For the first time since its scorching premičre in 2006, which won English National Opera two 2007 Olivier Awards (Best New Production and, for Amanda Roocroft, Outstanding Achievement in Opera), David Alden’s Jenůfa has returned to the London Coliseum for just five performances. On the showing of the third performance last night, the production has lost none of its power, even when most of the cast are new to the production.
Alden himself is back to direct this first revival, before heading straight into rehearsals for his new ENO Peter Grimes (opens 9 May), and Amanda Roocroft reprises her award-winning performance in the title role. All the other principals and also the conductor are new to the production.
Robert Brubaker and Tom Randle are opposites as step-brothers Laca and Števa: the one diffident, scruffy and unstable; the other cocky, vain – preening himself in his leathers as he arrives on his motorbike, rather like Escamillo in Carmen – but ultimately vacuous.
Most impressively, making her European debut in the role of Kostelnička is Michaela Martens, who traces her black-garbed character’s deep-seated sense of decorum as it topples from fervour to extremism. As an upstanding pillar of her community – in Alden’s hands a modern-day central European community with Act I’s crumbling concrete factory a metaphor perhaps for communism’s collapse – she fears for her social standing and already has to deal with the fact that her stepdaughter is pregnant by Števa, who she does not like.
Only when Števa refuses to acknowledge his child does Martens allow her character to devolve into madness. As in all great tragedy, the audience realises immediately that her chosen course of action is wrong. From this pivotal point in Act II (here after the single interval), with growing horror, you watch as events unravel out of control so that no-one is left unaffected – even slippery Števa, as his own nuptials are compromised.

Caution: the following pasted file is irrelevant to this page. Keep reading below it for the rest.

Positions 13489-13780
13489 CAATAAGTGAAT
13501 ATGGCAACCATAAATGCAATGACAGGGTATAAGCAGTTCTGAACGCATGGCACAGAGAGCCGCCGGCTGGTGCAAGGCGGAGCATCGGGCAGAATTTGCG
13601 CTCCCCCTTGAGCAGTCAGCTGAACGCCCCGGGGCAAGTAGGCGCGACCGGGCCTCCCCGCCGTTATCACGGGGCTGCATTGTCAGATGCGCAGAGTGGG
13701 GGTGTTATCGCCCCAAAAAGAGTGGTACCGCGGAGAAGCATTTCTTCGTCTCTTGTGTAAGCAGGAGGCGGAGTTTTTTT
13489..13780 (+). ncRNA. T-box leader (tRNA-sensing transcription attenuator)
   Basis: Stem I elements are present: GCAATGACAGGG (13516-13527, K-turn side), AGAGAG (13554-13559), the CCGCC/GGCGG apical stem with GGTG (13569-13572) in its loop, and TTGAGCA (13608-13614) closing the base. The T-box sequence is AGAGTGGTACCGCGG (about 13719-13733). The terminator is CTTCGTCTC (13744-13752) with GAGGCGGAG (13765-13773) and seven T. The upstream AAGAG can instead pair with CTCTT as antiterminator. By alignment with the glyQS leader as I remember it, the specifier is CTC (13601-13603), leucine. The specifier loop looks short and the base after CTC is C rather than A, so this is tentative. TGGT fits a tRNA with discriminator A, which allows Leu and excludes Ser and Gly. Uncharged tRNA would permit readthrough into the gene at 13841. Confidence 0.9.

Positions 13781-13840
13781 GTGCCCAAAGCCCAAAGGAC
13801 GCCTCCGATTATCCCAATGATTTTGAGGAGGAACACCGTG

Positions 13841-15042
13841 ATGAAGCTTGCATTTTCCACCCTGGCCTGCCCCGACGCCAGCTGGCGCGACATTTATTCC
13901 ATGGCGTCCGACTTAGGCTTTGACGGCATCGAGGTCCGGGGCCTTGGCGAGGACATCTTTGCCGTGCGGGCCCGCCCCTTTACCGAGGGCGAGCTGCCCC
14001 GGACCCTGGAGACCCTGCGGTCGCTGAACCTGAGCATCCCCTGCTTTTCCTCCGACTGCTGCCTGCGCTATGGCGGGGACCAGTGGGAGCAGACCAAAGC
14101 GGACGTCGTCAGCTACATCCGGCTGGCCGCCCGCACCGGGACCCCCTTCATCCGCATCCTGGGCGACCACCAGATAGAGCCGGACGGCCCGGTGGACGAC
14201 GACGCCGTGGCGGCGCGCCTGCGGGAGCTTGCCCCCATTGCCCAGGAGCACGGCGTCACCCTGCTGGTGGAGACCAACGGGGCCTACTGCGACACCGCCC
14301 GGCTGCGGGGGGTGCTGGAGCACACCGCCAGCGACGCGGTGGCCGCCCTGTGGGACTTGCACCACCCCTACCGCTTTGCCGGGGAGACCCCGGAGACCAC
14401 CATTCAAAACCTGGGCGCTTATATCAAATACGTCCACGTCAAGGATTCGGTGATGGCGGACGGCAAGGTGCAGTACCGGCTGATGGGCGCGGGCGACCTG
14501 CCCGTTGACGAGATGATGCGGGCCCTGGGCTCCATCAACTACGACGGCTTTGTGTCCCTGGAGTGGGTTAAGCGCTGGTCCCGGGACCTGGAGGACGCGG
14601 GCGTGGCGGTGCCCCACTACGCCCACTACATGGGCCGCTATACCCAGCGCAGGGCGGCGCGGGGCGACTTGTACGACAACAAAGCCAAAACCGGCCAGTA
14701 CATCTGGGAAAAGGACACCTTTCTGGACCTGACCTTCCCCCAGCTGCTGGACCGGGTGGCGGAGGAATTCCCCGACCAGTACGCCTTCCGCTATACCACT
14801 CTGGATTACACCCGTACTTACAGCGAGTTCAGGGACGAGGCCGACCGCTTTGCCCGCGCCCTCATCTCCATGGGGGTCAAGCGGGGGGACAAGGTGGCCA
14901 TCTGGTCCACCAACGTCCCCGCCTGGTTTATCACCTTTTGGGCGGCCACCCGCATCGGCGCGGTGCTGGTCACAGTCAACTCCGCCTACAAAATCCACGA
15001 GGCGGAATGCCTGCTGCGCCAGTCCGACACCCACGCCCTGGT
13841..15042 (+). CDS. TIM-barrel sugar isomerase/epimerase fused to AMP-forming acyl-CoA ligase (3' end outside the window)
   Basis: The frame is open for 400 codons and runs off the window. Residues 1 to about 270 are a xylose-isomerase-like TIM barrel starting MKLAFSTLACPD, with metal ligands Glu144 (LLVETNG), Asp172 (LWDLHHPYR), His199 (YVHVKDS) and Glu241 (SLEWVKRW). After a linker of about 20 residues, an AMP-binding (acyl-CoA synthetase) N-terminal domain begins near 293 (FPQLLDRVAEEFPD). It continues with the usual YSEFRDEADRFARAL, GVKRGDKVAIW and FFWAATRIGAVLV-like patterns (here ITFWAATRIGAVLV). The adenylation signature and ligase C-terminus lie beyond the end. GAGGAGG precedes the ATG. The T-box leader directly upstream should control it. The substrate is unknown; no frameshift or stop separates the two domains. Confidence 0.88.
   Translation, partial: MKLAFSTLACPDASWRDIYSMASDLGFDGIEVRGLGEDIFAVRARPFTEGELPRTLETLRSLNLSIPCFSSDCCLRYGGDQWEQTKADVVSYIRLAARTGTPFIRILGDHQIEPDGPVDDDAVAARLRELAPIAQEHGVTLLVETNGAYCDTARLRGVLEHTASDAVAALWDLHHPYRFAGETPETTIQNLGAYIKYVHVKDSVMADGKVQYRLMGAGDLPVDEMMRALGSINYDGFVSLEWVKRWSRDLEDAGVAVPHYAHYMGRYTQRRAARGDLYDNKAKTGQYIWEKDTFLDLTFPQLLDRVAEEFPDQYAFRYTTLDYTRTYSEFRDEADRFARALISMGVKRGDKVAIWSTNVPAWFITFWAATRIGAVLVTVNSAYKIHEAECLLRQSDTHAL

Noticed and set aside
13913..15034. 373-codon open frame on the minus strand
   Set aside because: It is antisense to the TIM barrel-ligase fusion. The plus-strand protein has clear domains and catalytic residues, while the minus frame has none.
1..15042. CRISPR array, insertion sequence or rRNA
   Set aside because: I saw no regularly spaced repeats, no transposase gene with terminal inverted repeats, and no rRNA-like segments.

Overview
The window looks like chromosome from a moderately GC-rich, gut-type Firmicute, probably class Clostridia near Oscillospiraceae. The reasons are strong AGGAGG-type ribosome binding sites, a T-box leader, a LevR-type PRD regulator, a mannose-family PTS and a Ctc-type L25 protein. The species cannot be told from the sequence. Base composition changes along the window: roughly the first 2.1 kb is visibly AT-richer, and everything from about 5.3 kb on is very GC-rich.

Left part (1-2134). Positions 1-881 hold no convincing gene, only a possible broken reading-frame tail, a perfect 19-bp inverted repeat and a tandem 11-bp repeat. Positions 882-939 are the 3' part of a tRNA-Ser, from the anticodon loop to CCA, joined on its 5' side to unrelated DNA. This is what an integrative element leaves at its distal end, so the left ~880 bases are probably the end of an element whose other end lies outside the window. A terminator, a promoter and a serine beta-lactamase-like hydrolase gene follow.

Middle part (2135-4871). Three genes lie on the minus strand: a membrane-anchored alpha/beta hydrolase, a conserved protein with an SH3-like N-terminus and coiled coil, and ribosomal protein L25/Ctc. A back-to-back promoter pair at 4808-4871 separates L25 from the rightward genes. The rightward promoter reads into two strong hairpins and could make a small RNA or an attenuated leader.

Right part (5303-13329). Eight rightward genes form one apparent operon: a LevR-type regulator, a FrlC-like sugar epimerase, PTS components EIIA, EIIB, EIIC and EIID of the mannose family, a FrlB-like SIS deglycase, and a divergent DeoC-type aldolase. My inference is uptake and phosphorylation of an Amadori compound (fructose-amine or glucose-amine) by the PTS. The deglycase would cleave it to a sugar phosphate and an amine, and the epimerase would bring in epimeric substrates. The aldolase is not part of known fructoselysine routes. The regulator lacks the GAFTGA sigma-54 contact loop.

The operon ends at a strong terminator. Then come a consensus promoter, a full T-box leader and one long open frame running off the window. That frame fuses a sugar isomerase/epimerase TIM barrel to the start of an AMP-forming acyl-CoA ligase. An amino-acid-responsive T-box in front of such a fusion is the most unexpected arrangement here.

Alden and his cast’s unnerving portrayal of Janáček’s verismo tale (the programme points out how impressed he was by Cavelleria rusticana) is enhanced by Charles Edwards’ sets, his wide industrial vista of Act I becoming the vast, but enclosed, roofed front room of the Kostelnička’s house for Acts II & III, complete with faded cubist wallpaper. Within this interior’s claustrophobic atmosphere, Alden is able to keep his characters as far apart as their emotional distance. When at Act III’s climax, the all-too expected off-stage events attract the interest of the villagers, the walls and roof of the house crack apart and the outside world pours in. Perhaps here we might have an inkling of how Alden might treat Britten’s villagers in his up-coming Peter Grimes.
Eivind Gullberg Jensen also makes his notable British opera debut in the pit, securing committed and thrilling playing from the ENO orchestra. They use Charles Mackerras and John Tyrell’s edition of Janáček’s original Brno edition of the opera, getting as close as possible to Janáček’s utterly distinctive soundworld.
But the final words must go to Amanda Roocroft’s utterly fragile Jenůfa, bowed by events – Laca scarring her face at the end of Act I, losing her baby in Act II and ... well, for those who don’t know the plot I won’t reveal Act III – for most of the opera; yet, in the final scene, offering a radiance of hope that somehow sends you out uplifted. A fabulous performance in a stunning revival.
With only two performances left – don’t hesitate. Go!
- Nick Breckenfield